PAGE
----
Publication InformationMinimisation of Hazardous Waste Generated by Cleaning-in-Place Operations in the Dairy Processing Industry
Name of OrganisationEnvironmental Protection Agency Ireland
Electronic Address or URL http://erc.epa.ie/safer/resource?id=274999d7-b53f-102d-af1a-60cde515b757
Unique Identifier274999d7-b53f-102d-af1a-60cde515b757
Date of AccessLast Updated on SAFER: 2017-09-24

An example of this citation in proper usage:

Boyce, A. Walsh, G.   "Minimisation of Hazardous Waste Generated by Cleaning-in-Place Operations in the Dairy Processing Industry". Associated datasets and digitial information objects connected to this resource are available at: Secure Archive For Environmental Research Data (SAFER) managed by Environmental Protection Agency Ireland http://erc.epa.ie/safer/resource?id=274999d7-b53f-102d-af1a-60cde515b757 (Last Accessed: 2017-09-24)

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Access Information For This Resource

SAFER-Data Display URL http://erc.epa.ie/safer/iso19115/display?isoID=170
Resource Keywordsdairy processing chemicals industry milk proteases
EPA/ERTDI/STRIVE Project Code2007-FS-ET-2-M5
EPA/ERTDI/STRIVE Project ThemeEnvironment and Health
Resource Availability: Any User Can Download Files From This Resource
Public-Open
Limitations on the use of this ResourceThe citation generated below should be used when this work is referenced or used in any further publication, report, presentation, website, or demonstration.
Number of Attached Files (Publicly and Openly Available for Download): 2
Project Start Date Monday 3rd September 2007 (03-09-2007)
Earliest Recorded Date within any attached datasets or digital objects Monday 3rd September 2007 (03-09-2007)
Most Recent Recorded Date within any attached datasets or digital objects Monday 3rd May 2010 (03-05-2010)
Published on SAFERThursday 20th May 2010 (20-05-2010)
Date of Last EditThursday 20th May 2010 at 10:06:22 (20-05-2010)
Datasets or Files Updated On Thursday 20th May 2010 at 10:06:22 (20-05-2010)

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Lineage information about this project or dataset
The main objective of this study was to determine if enzymes display realistic potential to replace (either partially or entirely) currently used environmentally significant CIP chemicals and hence reduce the overall environmental impact of CIP in dairy processing. Due to the composition of the fouling deposit encountered in dairy processing, the aim was to look at both proteases and lipases for this purpose and cleaning performance was evaluated in a quantitative manner using a fouling deposit representative of that occurring on heated components. The first part of the study focussed on commercially available protease and lipase products which are already produced and sold in bulk quantities by global enzyme manufacturers and could be readily incorporated into CIP operations if found to be suitable. The aim of the second part of the study was to screen the University of Limerick?s in-house collection of micro-organisms for proteases of potential use in CIP. A further aim was to establish details of typical CIP procedures currently undertaken in the Irish dairy industry via communication with dairy co-ops and suppliers of cleaning chemicals as well as a review of relevant literature. Other aims included confirmation of the removal/inactivation of all enzyme activity post enzyme-based cleaning and analysis of the cost implications of enzyme-based CIP. These issues are important for acceptance of enzyme-based cleaning in industry.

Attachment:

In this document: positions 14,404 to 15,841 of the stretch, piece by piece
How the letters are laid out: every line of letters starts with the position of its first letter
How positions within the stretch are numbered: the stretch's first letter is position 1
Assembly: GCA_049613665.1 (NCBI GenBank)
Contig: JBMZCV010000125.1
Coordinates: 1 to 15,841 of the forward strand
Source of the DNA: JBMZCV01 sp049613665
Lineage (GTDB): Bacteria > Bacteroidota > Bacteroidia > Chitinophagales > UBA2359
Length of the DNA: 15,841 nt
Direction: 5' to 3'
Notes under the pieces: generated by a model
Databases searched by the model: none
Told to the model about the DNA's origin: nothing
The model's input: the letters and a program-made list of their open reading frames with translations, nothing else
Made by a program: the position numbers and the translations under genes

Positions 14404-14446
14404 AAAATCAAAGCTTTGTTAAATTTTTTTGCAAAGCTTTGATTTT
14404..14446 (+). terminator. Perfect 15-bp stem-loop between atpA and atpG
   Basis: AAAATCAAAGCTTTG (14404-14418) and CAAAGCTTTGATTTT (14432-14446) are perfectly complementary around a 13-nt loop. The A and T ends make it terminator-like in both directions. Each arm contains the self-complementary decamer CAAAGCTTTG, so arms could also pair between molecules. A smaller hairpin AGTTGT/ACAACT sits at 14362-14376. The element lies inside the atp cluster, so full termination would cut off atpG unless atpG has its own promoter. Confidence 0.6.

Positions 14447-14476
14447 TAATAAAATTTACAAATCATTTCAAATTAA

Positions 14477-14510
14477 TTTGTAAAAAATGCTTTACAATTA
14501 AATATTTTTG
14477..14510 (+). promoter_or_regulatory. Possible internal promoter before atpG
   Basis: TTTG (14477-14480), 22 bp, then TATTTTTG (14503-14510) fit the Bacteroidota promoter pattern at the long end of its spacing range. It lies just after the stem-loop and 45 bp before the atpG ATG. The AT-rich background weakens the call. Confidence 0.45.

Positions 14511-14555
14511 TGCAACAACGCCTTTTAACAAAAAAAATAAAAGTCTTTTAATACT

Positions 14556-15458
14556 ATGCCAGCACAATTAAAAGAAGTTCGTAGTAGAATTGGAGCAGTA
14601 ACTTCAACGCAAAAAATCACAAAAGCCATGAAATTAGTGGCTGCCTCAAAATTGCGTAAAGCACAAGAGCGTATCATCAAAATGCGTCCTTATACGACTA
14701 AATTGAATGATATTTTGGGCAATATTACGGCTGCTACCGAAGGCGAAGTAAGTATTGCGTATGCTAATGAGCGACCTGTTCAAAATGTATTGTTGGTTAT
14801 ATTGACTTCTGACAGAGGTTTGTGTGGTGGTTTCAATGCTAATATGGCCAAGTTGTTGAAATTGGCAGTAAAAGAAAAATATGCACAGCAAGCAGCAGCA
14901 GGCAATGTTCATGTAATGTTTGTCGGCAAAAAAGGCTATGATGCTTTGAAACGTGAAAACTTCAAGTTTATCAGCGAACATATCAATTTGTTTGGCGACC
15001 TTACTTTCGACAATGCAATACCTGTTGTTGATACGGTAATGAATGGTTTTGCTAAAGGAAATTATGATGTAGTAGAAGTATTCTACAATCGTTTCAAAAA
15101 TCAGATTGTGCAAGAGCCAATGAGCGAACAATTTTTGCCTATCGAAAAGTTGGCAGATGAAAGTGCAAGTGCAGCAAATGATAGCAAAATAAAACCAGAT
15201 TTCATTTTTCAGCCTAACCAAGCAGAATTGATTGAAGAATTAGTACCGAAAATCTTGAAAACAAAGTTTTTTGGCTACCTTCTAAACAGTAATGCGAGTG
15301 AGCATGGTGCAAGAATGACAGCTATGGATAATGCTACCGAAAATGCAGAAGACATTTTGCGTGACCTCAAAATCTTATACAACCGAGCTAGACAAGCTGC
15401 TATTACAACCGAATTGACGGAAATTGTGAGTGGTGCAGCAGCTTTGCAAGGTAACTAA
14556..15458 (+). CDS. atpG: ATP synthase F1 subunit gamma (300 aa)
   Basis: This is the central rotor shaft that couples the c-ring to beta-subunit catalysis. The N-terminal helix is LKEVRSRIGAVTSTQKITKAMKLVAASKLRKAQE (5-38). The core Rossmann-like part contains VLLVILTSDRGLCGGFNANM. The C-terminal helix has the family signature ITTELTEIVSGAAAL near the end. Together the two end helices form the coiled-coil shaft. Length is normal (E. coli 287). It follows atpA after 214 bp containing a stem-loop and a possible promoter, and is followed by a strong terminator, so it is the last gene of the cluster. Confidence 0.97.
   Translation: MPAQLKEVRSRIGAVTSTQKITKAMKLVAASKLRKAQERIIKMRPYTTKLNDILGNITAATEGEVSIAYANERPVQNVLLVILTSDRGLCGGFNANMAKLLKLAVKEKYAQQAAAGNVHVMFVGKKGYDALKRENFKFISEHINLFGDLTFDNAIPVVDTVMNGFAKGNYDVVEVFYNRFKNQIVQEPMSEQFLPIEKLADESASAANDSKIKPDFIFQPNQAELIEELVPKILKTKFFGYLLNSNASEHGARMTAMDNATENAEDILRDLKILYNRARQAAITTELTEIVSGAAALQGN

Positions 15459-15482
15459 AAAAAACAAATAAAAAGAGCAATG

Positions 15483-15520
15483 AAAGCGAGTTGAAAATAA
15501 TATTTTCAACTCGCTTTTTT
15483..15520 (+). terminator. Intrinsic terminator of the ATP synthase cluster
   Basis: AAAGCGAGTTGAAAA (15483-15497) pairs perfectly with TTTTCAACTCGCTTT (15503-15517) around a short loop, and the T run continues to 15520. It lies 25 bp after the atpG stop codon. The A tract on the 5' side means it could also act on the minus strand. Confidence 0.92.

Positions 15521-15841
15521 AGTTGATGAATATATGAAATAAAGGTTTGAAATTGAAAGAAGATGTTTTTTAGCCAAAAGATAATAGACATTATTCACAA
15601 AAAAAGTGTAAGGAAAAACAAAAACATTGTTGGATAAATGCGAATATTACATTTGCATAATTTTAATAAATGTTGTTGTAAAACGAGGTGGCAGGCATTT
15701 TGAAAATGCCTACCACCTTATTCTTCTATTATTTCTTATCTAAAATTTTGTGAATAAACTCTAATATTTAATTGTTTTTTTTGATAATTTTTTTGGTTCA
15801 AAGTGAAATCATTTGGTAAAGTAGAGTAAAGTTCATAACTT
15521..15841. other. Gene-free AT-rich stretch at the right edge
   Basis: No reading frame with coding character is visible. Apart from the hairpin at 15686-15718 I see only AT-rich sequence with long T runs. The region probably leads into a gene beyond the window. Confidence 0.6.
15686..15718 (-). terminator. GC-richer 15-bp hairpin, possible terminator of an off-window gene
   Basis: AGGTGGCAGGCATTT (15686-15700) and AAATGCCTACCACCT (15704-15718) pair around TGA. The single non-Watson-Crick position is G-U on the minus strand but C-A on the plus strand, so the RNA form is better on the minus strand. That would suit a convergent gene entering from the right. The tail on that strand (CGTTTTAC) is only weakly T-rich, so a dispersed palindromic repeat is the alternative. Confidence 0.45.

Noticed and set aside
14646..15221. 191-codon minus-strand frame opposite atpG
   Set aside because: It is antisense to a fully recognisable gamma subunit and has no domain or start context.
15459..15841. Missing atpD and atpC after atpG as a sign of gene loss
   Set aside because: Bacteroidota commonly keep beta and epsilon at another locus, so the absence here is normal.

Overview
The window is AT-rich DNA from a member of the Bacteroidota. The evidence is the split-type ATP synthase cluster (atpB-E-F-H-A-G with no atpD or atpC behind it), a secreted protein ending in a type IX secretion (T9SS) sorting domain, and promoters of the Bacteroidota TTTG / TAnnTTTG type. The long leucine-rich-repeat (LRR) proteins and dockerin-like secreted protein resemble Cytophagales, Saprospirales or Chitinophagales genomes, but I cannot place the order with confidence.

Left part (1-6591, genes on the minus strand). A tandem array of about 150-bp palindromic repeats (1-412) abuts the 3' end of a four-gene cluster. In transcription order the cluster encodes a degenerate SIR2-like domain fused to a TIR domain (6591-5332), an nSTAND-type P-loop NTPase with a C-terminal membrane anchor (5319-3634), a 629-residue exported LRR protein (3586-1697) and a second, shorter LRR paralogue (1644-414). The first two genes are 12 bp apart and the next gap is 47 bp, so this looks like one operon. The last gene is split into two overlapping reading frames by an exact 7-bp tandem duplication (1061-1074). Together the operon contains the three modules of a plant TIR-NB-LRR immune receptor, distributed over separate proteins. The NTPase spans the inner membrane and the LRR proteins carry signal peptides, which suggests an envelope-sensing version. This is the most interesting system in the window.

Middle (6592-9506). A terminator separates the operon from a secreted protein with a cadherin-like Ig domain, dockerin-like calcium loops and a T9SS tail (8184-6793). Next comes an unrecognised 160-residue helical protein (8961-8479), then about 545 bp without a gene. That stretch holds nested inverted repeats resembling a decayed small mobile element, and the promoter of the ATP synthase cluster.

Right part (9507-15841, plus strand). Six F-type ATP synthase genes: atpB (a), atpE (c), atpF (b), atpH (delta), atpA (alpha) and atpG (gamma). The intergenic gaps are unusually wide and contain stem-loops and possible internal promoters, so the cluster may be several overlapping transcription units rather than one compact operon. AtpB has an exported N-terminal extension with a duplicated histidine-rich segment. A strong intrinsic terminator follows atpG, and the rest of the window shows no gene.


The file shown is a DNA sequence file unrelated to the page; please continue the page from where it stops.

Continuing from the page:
Supplementary Information
Contact was established with nine Irish dairy co-ops and two companies that provide CIP chemicals to the dairy processing industry. Details of CIP procedures currently employed were obtained from five of the dairy co-ops surveyed. The four other co-ops agreed to provide information but failed to do so despite followup contact. General information on CIP in the dairy industry was provided by the two suppliers of CIP products. From the information obtained, it can be concluded that the CIP procedures undertaken within the Irish dairy processing industry are similar to those described in the literature



While future work on this topic should focus primarily on pilot-scale cleaning studies as outlined above, an additional avenue for further investigation is the ability of the three selected commercial proteases to remove biofilms from processing equipment. Biofilms, which are aggregations of bacterial cells that grow on a surface to which they are attached, are of concern to dairy manufacturers, as discussed in Sections 1.3.1 and 1.5.4.4, due to their potential effects on product safety and quality. A review of the relevant literature indicates that enzymes could potentially be more effective in removing biofilms than conventional cleaning methods.